US companies doing business in Europe can no longer rely on the EU-US Privacy Shield for transferring their European users’ data to the United States. The EU-US Privacy Shield, adopted in 2016, was a framework meant to regulate personal data transfers between the European Union (EU) and the United States of America. Many US companies indeed transfer their foreign users’ data to the United States, where they can be scrutinized by the US intelligence services; the Privacy Shield was meant to protect European users’ data from surveillance by the United States.
On July 16, 2020, in ruling C-311/18, the Court of Justice of the European Union (CJEU) overturned the decision of the European Commission to recognize adequate protection for the EU-US Privacy Shield. According to the United States Department of Commerce, more than 5300 enterprises were so far using the Privacy Shield. The main difference between the Privacy Shield and its predecessor the Safe Harbor was the establishment, under the former, of a US Privacy ombudsperson, whose function was to facilitate the processing of requests and to adjudicate complaints regarding the rectification or erasure of data. In its ruling, the CJEU concluded that the ombudsperson did not satisfy the requirement for independence and impartiality, mainly because his appointment can be revoked at the executive’s discretion.
Standard Contractual Clauses
Despite the CJEU’s ruling, Standard Contractual Clauses (SCC) “remain a valid tool for the transfer of personal data to processors established in third countries”. Issued by the European Commission, SCCs come in the form of two sets of standard contractual terms and conditions signed by the sender and the receiver of personal data, aimed at protecting personal data leaving the European Economic Area through contractual obligations, in compliance with the requirements set forth in the European General Data Protection Regulation (GDPR) on territories in which the protection of data subjects are considered inadequate. SCCs apply between the data exporter and the data importer, but do not bind the national authorities of a third country, which may require the data importer to make available the personal data to its security services; in this case where the level of protection required by EU law is not met, the data controller (i.e., the business or the entity which determines the purposes and means of the personal data processing) must suspend such data transfers. Since the CJEU’s ruling, it is still unclear how European and American companies could ensure that their SCCs to the United States would meet the standards of data protection under European law. The Privacy Shield’s repudiation highlights the importance for companies that were transferring data under this framework to ensure that said data on its European users remain protected under adequate contracts.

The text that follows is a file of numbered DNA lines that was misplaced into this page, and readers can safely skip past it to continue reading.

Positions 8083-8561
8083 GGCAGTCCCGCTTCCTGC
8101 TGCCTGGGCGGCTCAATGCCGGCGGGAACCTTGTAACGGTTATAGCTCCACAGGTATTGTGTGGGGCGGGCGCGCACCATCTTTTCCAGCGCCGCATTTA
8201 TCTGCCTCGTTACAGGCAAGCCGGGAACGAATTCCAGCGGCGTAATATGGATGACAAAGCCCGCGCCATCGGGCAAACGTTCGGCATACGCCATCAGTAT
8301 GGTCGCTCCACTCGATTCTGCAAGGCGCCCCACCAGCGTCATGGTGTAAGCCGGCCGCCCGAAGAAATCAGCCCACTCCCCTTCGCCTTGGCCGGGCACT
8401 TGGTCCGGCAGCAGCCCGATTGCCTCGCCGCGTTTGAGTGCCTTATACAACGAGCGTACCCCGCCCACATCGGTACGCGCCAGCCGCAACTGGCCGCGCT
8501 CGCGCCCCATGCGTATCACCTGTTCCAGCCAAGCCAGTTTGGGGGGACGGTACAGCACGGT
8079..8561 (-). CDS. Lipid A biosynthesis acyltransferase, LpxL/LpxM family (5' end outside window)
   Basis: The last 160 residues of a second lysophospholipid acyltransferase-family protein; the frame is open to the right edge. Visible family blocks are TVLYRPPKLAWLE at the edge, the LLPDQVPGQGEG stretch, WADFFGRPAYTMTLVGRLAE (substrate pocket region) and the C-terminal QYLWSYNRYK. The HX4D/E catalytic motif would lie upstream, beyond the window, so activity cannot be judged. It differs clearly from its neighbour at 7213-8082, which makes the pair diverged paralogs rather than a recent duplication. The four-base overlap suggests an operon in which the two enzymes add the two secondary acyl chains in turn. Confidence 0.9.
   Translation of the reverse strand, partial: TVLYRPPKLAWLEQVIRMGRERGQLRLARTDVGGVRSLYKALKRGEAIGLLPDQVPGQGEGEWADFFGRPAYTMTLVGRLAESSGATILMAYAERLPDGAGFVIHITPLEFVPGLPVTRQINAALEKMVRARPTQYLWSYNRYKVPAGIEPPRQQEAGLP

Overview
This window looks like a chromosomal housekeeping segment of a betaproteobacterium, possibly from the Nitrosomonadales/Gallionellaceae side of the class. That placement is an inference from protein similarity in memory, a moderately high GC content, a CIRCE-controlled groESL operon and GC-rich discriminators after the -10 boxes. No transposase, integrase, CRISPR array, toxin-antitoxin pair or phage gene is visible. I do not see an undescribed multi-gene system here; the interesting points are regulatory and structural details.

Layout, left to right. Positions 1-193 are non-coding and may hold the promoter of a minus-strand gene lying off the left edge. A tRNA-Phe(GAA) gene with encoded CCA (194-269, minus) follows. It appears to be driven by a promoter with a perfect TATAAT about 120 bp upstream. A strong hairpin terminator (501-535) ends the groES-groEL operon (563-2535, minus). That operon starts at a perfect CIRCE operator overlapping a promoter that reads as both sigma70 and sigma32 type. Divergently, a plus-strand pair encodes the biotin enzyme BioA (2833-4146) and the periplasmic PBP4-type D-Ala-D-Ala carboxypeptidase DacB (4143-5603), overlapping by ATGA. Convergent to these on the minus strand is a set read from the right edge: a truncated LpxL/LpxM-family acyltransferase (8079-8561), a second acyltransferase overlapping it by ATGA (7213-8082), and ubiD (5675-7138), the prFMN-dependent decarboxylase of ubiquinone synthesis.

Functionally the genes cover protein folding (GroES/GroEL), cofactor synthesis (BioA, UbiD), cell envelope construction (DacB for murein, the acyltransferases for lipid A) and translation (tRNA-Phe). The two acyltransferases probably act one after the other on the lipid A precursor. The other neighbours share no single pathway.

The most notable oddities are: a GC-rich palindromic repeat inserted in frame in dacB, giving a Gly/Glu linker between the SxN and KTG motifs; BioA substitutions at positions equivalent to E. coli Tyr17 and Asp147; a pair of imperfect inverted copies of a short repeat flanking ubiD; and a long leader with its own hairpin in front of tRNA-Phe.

An Opportunity for Canada
The CJEU’s ruling should remind Canada of the need to update the Personal Information Protection and Electronic Documents Act (PIPEDA), which came into force in 2000, and which provides a framework for the protection of personal information in the private sector. Quebec, British Columbia and Alberta have already started updating their own laws relating to the protection of personal data in the private sector; Quebec is inspired in this regard by the European GDPR. Several experts believe that the CJEU ruling represents an opportunity for Canada to become the safe place in North America for the processing of personal data.
For more information on international agreements and the potential impact of this decision on your company’s activities, do not hesitate to contact Bernard Colas or one of our other CMKZ lawyers specializing in international trade law.